19th-Century Shipwreck Discovered During Search For Missing Flight MH370
Search teams looking for Malaysia Airlines Flight 370 made a discovery, but it's a tad older than the Boeing 777 plane they had in mind.
In March 2014, MH370 was on its way to Beijing, China when it went off course and seemingly plunged into the Indian Ocean.
Highly advanced technology has been scanning huge swaths of water for debris ever since, but the whereabouts of the majority of the aircraft's parts are yet to be confirmed.
One boat equipped with such scanning devices, however, managed to find some wreckage at the bottom of the sea in December, according to CNN.
The Australian agency leading the MH370 search reportedly said,
An anomalous sonar contact was identified in the course of the underwater search, with analysis suggesting the object was likely to be man-made, probably a shipwreck.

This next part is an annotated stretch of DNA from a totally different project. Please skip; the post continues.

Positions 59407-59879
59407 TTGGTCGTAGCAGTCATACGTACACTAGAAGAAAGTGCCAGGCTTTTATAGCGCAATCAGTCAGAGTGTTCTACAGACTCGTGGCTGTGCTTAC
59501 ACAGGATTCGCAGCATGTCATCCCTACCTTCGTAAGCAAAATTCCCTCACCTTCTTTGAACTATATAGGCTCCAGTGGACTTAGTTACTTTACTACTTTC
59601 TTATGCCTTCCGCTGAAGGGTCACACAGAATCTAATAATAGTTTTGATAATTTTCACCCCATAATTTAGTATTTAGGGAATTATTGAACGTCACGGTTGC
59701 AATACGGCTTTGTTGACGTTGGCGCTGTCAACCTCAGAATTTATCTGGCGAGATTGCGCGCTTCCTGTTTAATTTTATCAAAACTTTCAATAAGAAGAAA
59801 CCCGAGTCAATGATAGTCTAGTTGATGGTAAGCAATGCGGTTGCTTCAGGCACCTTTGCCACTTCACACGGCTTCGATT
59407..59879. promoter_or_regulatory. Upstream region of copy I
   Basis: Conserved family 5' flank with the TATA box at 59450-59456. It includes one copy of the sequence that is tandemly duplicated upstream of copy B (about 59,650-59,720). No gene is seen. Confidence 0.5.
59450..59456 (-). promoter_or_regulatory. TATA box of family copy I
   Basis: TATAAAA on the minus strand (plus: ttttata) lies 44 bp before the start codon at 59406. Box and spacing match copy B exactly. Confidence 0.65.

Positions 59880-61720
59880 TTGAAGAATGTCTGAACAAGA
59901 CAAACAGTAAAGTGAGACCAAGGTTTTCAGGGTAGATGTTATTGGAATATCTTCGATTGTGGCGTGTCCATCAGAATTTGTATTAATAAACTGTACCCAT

An autonomous underwater vehicle used its sonar capabilities to form a high-resolution image of the shipwreck.
Experts at the Shipwreck Galleries of the Western Australian Museum then determined the ship was approximately 200 years old and made of iron or steel.
This is reportedly the second time searches for MH370 unintentionally came upon a shipwreck.
Underwater drones found previously uncharted remains of a late 19th-century ship in May, CNN reports, also with the help of sonar technology.
That wreckage lies 12,795 feet below the surface and aroused suspicion, the MH370 search director for the Australian Transport Safety Bureau reportedly said, thanks to the "small bright reflections" the wreck produced "in a relatively small area of otherwise featureless seabed."
Western Australian Maritime Museum curator Michael McCarthy suggested to Australian ABC in May such unintended discoveries are bound to happen again.
There are hundreds of ships lost in our world's oceans over time, through old age, cyclones, typhoons and one would expect this to occur.
To this day, a piece of a plane wing that surfaced in July is the only suspected trace of MH370 to be found.
The part washed up on an island in the Indian Ocean and was confirmed to belong to a Boeing 777.